Kilograms of trash taken out of rivers in Bosnia and Herzegovina by the local communities

26.10.2020 - SARAJEVO / PRAGUE
River-cleaning in Višegrad
PHOTO: archive of NGO Gotuša

In less than a month, five civic initiatives from Bosnia and Herzegovina have cleared rivers and riverbanks of trash at six locations. Each time, the organizers of River Cleaning 2020, together with volunteers, picked up kilos of plastic and other waste. “We are happy to help with cleaning our natural environment, but we wouldn’t have to if only people put their trash where it belongs,” the participants say.

Photo gallery from the river-cleaning events is available HERE >>>

The series of river-cleaning events started with several events on September 27th, 2020. The informal association “Valter brani Usoru” (“Walter defends the Usora”) from Tešanj conducted the cleaning symbolically at three spots on the River Usora where small hydropower plants are currently planned, according to the spatial plan. “The biggest amount of trash was found in the area of Jelah, but we have to say there was less garbage around the Usora than in the past years, which is commendable. Despite this fact, the volunteers picked up more than ten big bin-bags of various types of waste,” says Robert Oroz, one of the organizers from the ecological-humanitarian association Gotuša. Another association, “Eko put” from Bijeljina, cleaned the banks of the River Drina on September 27th.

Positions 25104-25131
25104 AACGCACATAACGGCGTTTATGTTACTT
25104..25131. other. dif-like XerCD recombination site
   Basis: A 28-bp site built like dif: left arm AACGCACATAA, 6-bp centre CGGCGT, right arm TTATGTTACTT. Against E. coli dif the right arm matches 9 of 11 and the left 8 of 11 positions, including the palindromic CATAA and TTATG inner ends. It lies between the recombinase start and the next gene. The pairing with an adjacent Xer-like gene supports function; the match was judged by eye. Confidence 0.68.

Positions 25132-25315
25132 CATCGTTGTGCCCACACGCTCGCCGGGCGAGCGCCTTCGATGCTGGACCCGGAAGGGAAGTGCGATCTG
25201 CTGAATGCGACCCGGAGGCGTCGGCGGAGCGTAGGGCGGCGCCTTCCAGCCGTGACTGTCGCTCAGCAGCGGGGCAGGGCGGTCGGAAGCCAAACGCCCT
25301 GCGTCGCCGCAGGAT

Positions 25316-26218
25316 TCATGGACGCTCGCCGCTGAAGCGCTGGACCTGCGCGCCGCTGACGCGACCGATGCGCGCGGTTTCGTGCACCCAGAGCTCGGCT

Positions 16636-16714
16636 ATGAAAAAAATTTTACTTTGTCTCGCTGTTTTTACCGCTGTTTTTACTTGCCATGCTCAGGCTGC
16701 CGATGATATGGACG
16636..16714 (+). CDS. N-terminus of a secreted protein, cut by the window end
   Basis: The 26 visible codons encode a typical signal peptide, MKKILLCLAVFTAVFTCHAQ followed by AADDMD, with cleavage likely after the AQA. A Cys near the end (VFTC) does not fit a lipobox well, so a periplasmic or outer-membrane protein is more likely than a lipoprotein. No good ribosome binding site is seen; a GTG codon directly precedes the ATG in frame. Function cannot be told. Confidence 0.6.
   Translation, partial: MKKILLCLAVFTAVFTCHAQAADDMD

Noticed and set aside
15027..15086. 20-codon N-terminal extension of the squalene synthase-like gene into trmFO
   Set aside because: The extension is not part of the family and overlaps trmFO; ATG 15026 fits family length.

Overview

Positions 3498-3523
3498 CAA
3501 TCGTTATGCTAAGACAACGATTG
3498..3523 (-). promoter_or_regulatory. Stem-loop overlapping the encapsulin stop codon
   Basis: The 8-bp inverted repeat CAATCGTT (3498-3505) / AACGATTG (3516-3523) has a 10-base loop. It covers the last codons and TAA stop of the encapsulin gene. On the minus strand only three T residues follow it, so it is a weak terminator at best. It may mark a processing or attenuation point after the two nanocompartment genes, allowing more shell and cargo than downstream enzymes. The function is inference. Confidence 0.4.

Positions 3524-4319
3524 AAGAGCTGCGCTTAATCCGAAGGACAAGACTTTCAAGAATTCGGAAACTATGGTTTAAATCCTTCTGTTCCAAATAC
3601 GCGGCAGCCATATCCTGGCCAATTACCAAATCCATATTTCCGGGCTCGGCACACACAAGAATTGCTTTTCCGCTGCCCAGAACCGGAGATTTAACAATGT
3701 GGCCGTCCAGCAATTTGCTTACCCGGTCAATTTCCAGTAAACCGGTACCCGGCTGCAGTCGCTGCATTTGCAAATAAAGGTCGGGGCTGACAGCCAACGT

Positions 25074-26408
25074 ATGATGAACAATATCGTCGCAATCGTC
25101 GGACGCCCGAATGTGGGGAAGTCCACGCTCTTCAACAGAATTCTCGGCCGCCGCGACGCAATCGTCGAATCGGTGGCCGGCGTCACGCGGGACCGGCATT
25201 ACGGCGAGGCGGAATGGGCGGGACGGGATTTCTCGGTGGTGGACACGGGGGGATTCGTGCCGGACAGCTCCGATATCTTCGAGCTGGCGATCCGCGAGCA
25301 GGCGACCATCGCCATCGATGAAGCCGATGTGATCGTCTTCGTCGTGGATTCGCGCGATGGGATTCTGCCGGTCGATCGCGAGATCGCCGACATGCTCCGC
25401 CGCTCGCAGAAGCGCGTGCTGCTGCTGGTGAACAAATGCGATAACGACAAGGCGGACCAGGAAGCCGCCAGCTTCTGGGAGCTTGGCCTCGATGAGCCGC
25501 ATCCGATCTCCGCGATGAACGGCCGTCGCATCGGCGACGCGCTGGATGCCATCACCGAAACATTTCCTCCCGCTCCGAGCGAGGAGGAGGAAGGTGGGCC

Other locations were Konjic, where the “Pusti me da tečem – Neretvica” (“Let me flow – Neretvica”) association cleaned the banks of the River Neretva, mostly above the “Lukšijski most” swimming area, and Visegrad. “Here, except for the ‘regular garbage’ left by people, such as plastic bottles and similar litter, a group of about 15 volunteers from Ekocentar also found a pile of old tyres in the Rzav river basin,” Oroz points out. “For now, the last event took place on October 11th, when we focused on the River Željeznica in Fojnica and among the volunteers, there were a few kids too, caring about the condition and cleanliness of our rivers and excited to help, which is always supportive and nice to see,” he closes.

“Although the rivers of Bosnia and Herzegovina belong among the last natural watercourses in Europe and many of them are pure and clean, the pollution of the rivers is an issue. Waste prevention, collection, and recycling are poorly organized in the majority of the municipalities, and littering is widespread, too. As a result, a huge volume of waste ends up in the water. Volunteer events such as the waste collection show that each citizen can contribute to nature protection by doing his or her bit,” explains Vlastimil Karlik from the Czech non-governmental organization Arnika. 

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